Why the decision to strip Lance Armstrong of his titles is wrong - Essay Example

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On August 24, 2012, the U.S. Anti-Doping Agency (USADA) wiped out the 14 years of Armstrong’s racing career that includes the seven Tour de France titles after concluding that he used illegal substance. …
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Why the decision to strip Lance Armstrong of his titles is wrong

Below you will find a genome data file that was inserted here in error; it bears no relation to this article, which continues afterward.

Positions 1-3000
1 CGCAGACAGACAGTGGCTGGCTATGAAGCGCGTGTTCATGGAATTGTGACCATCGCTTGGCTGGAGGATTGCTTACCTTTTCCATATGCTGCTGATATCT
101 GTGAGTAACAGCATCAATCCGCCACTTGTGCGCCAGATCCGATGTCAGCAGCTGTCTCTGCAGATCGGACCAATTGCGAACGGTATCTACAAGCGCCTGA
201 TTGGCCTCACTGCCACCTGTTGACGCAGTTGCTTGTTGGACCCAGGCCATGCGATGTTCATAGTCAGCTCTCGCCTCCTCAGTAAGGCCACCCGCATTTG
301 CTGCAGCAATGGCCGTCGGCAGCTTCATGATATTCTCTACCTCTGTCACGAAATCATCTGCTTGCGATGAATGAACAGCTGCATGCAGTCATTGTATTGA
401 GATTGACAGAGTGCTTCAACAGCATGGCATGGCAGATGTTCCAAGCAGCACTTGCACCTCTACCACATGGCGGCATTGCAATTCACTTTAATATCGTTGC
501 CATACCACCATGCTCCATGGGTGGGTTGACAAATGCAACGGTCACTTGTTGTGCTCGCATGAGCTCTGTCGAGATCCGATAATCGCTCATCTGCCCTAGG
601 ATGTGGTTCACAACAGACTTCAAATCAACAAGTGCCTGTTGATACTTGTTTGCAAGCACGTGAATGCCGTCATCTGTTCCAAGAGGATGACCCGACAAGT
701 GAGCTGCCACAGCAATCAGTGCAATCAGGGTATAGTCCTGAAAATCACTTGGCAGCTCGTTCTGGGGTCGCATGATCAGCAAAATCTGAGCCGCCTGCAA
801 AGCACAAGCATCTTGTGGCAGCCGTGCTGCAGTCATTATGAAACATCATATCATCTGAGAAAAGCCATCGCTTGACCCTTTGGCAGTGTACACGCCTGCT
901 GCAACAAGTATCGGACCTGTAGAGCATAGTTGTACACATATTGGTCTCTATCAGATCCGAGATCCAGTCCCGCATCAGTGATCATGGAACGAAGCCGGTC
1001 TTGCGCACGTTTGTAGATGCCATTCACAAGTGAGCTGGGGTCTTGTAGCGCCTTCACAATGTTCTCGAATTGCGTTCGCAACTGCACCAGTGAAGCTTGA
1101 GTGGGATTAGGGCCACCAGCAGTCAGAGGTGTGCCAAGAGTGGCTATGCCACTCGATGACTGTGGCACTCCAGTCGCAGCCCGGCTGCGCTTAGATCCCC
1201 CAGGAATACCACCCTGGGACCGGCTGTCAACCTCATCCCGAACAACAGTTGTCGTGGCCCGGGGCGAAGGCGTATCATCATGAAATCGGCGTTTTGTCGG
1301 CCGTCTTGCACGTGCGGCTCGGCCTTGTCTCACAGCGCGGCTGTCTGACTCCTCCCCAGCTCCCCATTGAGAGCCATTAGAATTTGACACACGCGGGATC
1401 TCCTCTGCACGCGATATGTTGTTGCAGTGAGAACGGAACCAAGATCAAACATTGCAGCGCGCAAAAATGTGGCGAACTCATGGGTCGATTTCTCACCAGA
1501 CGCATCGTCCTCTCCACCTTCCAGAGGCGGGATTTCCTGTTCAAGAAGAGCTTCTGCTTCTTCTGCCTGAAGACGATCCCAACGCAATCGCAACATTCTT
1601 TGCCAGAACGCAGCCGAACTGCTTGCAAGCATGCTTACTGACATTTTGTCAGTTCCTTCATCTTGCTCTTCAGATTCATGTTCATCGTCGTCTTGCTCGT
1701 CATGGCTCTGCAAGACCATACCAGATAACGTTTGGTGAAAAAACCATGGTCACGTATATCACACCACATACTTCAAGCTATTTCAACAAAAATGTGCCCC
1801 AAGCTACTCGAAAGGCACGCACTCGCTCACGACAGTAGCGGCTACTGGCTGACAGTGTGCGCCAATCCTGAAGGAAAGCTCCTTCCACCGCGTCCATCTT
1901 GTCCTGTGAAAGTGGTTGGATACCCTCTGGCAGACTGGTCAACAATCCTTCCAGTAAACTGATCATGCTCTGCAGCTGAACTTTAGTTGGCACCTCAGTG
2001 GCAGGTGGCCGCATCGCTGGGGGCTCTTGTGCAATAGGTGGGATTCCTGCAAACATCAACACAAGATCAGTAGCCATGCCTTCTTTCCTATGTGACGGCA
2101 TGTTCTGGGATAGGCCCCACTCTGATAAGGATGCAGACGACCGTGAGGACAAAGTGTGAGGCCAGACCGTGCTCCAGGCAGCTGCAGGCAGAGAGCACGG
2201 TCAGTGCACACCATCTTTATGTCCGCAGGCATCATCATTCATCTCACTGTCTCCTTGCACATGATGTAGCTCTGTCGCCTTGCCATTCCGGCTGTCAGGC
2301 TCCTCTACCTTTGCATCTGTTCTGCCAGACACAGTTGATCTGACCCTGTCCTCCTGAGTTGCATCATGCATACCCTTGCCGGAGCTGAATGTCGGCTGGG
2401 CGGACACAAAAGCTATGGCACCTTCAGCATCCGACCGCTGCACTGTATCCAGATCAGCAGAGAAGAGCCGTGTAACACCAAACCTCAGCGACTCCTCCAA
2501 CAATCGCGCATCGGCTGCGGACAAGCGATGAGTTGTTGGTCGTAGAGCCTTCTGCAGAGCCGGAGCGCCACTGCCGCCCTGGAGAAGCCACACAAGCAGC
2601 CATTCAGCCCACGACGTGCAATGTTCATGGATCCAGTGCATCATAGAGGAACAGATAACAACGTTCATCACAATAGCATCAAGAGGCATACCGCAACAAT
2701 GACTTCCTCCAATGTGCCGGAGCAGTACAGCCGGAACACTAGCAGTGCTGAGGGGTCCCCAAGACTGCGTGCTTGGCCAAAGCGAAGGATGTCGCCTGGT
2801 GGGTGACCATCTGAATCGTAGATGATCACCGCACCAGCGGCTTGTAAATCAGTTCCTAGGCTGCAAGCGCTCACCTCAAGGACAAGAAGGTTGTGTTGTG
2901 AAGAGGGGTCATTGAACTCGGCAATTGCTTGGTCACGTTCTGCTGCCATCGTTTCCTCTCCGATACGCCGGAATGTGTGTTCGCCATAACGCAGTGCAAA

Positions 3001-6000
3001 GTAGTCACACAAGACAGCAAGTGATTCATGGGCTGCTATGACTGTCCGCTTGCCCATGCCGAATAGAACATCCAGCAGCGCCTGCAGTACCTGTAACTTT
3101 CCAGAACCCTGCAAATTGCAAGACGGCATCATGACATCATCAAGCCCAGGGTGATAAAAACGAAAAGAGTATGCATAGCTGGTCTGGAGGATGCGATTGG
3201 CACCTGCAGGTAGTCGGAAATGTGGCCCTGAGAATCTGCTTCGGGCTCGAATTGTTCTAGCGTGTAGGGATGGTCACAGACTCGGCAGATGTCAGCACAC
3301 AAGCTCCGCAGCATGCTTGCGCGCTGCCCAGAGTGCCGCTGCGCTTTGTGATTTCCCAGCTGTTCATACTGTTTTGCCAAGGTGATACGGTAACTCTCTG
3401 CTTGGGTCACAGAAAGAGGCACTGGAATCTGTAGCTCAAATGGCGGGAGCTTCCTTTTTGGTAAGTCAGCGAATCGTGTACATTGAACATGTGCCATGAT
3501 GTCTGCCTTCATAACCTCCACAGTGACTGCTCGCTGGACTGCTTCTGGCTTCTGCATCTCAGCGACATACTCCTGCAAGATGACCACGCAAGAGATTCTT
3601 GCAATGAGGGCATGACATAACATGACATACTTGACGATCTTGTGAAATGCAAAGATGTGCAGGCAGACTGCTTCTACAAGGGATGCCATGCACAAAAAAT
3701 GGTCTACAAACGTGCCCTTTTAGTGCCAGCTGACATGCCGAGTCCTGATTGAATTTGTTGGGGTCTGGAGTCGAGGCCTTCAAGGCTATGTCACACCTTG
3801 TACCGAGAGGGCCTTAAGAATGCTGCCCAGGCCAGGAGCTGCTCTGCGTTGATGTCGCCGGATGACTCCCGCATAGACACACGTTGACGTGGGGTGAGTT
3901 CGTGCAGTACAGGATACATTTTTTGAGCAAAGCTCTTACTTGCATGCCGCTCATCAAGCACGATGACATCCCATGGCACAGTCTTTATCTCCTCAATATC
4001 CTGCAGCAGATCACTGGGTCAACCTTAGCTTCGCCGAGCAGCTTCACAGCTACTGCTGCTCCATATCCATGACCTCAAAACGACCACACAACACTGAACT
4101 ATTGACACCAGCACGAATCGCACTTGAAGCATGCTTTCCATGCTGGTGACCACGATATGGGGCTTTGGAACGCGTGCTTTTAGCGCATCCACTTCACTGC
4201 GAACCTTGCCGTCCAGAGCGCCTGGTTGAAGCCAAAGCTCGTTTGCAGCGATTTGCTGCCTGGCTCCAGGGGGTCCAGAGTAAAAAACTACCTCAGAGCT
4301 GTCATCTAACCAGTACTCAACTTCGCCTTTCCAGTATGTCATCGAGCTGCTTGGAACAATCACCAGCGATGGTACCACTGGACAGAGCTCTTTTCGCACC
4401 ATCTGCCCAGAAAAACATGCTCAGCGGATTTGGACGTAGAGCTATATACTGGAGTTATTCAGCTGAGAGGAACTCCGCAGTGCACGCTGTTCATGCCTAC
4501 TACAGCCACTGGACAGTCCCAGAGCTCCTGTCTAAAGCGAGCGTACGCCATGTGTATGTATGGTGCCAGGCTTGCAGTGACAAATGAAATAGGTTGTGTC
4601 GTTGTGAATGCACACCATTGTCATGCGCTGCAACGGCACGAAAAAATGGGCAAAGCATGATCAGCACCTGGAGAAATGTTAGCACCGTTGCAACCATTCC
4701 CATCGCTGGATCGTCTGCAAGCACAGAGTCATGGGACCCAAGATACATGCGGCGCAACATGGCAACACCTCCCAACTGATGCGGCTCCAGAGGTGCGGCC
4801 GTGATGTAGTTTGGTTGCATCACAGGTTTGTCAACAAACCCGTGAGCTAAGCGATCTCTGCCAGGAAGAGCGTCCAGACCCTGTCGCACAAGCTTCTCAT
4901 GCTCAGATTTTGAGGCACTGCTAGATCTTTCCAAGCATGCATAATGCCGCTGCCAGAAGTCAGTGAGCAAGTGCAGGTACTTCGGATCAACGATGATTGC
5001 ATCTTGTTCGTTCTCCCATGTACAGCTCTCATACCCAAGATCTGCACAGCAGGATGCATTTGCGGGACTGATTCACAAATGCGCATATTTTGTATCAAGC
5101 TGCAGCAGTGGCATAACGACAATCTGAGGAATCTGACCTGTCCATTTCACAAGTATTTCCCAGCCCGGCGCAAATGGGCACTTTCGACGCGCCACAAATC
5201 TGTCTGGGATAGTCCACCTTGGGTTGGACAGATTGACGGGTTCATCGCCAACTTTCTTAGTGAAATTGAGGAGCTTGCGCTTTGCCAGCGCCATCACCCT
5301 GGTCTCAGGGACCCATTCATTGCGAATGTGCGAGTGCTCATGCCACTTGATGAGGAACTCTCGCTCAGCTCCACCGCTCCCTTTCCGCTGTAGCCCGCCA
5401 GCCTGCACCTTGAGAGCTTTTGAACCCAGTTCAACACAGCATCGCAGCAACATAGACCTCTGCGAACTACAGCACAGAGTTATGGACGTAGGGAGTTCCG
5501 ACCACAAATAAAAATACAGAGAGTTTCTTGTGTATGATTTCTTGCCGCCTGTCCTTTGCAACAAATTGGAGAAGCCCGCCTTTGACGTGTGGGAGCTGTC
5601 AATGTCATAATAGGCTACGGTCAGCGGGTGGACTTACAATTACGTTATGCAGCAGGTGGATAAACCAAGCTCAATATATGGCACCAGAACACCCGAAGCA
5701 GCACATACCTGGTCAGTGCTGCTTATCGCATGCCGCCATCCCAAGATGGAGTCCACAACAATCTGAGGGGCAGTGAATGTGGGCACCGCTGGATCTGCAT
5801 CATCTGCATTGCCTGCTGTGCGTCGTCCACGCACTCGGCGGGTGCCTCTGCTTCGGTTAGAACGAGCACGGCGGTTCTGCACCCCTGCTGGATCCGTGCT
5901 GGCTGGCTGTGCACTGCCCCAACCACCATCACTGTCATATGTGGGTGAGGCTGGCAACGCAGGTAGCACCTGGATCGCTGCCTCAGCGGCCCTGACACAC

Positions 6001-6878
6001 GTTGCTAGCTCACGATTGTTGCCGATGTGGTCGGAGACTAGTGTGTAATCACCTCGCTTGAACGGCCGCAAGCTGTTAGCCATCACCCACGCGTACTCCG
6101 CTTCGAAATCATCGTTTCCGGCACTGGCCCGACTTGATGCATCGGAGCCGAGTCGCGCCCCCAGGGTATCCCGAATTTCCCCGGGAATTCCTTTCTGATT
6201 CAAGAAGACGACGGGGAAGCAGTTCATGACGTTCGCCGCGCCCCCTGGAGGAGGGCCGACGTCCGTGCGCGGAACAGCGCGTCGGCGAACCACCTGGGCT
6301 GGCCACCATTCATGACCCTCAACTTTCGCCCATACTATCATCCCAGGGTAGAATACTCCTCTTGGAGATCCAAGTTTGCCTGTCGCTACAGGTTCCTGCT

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Why the decision to strip Lance Armstrong of his s is wrong? On August 24, the U.S. Anti-Doping Agency (USADA) wiped out the 14 years of Armstrong’s racing career that includes the seven Tour de France titles after concluding that he used illegal substance. USADA also banned Armstrong for life from the sport. Armstrong would no longer challenge the USADA decision finding USADA’s investigation a “witch hunt” that is bent on convicting him without any physical evidence. Armstrong denied that he ever took banned substances in his career (Associated Press, 2012). This decision of USADA to strip Armstrong of his titles and ban him from the sport for life is not only wrong but also excessive. It is based on onerous and unreasonable proceedings t that even the United States District Court indicated the troubling aspect of the case and indicated “the deficiency of USADA’s charging document is of serious constitutional concern” (2012 WL 3569682). It is important to state that the prosecution of USADA against Armstrong is based on “non-analytical positive” or from witness testimony and not from the presentation of concrete, scientific laboratory results. Armstrong was right when he commented that USADA convicted him without any physical evidence. It is equally important to note against this backdrop that Armstrong never tested positive to over 500 tests he was subjected to during his active career. Worst, the use of “analytical non-positive” proceeding to convict Armstrong that requires the testimony of a witness was tainted with corruption making the ground of his conviction to be doubtful if not illegal. The witness testimony that was obtained to convict Armstrong was obtained by “offering inducements”, a euphemism for bribe which is not only ethical, but also in violation of federal criminal law (Zimmerman, 2012). It could be argued that there are numbers of witness who testified against Armstrong that justified the conviction. But the manner of which those testimonies were obtained or extracted automatically removes the credibility of such witnesses and making it unfit to be used as evidence in the court of law. An agency cannot break the federal bribery law just to convict anyone. Thus, the evidence used against Armstrong can be dismissed not only as hearsays but also illegal that could nullify the charges against him. Also, per USADA’s own rules, Armstrong needs for a full and fair opportunity to interview the witnessed used against him which was never given and therefore a violation of USADA’s own rules (Langle, 2012). In consideration of the above stated onerous, flawed, faulty and even unconstitutional proceeding, Armstrong should have been entitled of a judicial review of a legitimate US court as guaranteed by the Fifth Amendment that forbids punishment without due process of law. Yet despite of the guarantee of the Fifth Amendment of the Constitution of United States for Armstrong to have a judicial review against the absence of legitimate due process of law, USADA became overzealous in meting the penalty that revealed its intention to “witch hunt” Armstrong despite the absence of legitimate due process and usage of illegal evidence that violates its own rules. When it penalized Armstrong by erasing his record up to 1998, this became constitutionally troubling because a law cannot punish anyone retroactively. Meaning, the WADA Code that was used as a basis to penalize Armstrong did not exist until 2004 and USADA was only created in 2000 (couple of years after Armstrong’s career started) and yet he was punished for an alleged violation that no law prescribe it to be such during the consummation of the action assuming for the sake of discussion that Armstrong did take banned substance. The agency and its operating law that convicted Armstrong penalized him even before the creation of such law and agency. This is a practice of an ex post facto law which is prohibited by the federal government (Langle, 2012) and taken to the extreme. The process of stripping Lance Armstrong was so wrong that even the United States District Court, in W.D. Texas acknowledged USADA’s “singleminded determination to arbitrate the charges against him” (Langle, 2012). This singleminded determination to punish Armstrong without legitimate due process can be appreciated by comparing Armstrong case with other athletes who was found guilty. Alberto Contador, also a cycling star was found to be guilty of doping but was only suspended for six months and stripped only of his 2010 Tour de France victory. With Armstrong, USADA in effect erased the record of all his career as if he never raced with an allegation that is unfounded under a process that cannot be considered legitimate for the usage of evidences that were obtained illegally with a penalty that violates USADA’s own rules. References Associated Press (2012). ance Armstrong stripped of Tour de France titles by USADA. Retrieved from [] Langle, Heath (2012). Armstrong - Truth, Justice, and the American Way. Retrieved from []. Zimmerman, Anna (2012). Complaining Lance Armstrong v2.0. Retrieved from [] United States District Court, W.D. Texas, Austin Division (2012). Armstrong v. Tygart, --- F.Supp.2d. Read More
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